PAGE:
The approach to this course is classical, and students enjoy it very much. The core of the course is a series of three speeches, which constitute an exercise in "imitatio," a pedagogical scheme developed in the Roman era and practiced widely in medieval times. The idea is to expose students to great oratory, have them study it, then imitate it. As they develop a feel for stylistic excellence, they are encouraged to compose original works. This graduated approach is very effective.
The course begins with an overview of rhetoric in the liberal arts, followed by focused study in elements of style. There are speaking assignments designed to break the ice, but real application of classical concepts begins with a memorized speech. Students select a speech of interest from days of yore. They select a portion of it that can be performed in 6 minutes. Nothing cultivates a strong grasp of both style and content like memorization.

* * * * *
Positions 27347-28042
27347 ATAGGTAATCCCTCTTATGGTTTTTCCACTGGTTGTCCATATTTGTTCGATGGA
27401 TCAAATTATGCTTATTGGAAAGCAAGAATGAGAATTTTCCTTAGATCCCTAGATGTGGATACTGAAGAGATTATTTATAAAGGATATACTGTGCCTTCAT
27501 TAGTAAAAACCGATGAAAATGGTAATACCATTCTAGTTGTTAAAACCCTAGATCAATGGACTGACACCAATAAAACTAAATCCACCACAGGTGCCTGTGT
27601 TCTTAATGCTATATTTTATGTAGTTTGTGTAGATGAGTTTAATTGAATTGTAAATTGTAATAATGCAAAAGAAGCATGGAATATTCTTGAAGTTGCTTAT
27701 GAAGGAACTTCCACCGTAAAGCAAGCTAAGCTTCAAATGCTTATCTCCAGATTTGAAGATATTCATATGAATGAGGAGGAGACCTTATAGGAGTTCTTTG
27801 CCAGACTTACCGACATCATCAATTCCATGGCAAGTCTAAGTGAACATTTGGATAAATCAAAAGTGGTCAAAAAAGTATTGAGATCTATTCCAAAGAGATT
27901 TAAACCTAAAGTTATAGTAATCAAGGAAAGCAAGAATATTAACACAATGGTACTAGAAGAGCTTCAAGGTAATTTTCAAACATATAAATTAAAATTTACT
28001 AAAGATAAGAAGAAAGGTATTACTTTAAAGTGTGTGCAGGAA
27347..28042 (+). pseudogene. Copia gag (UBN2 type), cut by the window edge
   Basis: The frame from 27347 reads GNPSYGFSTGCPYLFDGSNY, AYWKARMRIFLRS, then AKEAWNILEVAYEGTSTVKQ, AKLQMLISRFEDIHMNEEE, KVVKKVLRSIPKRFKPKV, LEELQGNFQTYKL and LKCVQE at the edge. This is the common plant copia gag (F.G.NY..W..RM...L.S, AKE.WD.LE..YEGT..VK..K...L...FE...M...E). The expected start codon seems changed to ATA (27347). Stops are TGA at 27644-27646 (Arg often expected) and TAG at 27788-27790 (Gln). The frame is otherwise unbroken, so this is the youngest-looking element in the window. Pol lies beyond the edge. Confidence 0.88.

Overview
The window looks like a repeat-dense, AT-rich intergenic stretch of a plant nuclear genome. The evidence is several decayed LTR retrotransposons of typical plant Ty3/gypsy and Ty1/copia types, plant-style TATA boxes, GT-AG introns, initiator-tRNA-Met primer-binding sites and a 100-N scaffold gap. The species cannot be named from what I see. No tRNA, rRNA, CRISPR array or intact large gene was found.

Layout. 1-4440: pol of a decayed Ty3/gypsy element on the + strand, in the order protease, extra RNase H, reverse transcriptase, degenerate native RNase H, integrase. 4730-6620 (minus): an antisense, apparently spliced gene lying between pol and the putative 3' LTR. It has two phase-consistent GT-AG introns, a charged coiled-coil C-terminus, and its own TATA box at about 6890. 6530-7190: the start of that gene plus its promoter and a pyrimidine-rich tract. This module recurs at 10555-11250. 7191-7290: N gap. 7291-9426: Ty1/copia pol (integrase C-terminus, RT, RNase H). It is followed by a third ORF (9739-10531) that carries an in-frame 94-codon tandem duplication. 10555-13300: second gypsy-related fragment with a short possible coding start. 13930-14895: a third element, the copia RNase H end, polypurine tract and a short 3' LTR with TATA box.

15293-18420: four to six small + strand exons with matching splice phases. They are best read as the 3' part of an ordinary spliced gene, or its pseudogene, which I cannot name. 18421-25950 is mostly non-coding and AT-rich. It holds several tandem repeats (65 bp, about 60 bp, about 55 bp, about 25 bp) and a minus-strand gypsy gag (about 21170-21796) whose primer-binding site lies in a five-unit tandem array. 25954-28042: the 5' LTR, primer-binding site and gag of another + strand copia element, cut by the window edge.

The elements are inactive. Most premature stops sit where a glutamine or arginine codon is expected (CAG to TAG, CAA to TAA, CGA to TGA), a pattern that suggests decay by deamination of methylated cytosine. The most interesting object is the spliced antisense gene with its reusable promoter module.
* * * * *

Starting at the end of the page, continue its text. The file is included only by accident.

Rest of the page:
Next comes an "essentializing exercise," in which students identify the essential message of the speech. They then do an imitatio speech in which they apply that theme to a contemporary situation. In that speech they are to emulate the style of the person whose speech they chose to memorize.
Finally, they are invited to compose and perform an original oration that demonstrates mastery of course content. They learn a great deal about how to move an audience (pathos) and, specifically, how to deploy figures of speech masterfully.
Advanced Public Speaking
Dr. Jim Tallmon
Office: Founders Hall Academic Suite
There will be five graded speeches, and a final exam. Assignments are graded on a 100 point scale and weighted as follows:
A = 720-800
B = 640-719
C = 560-639
D = 480-559
F = below 480
To provide the student with advanced training and coaching in all aspects of the public speaking situation: listening, critical thinking, audience analysis, composition and delivery. The emphasis in this course is on cultivating style and imagination.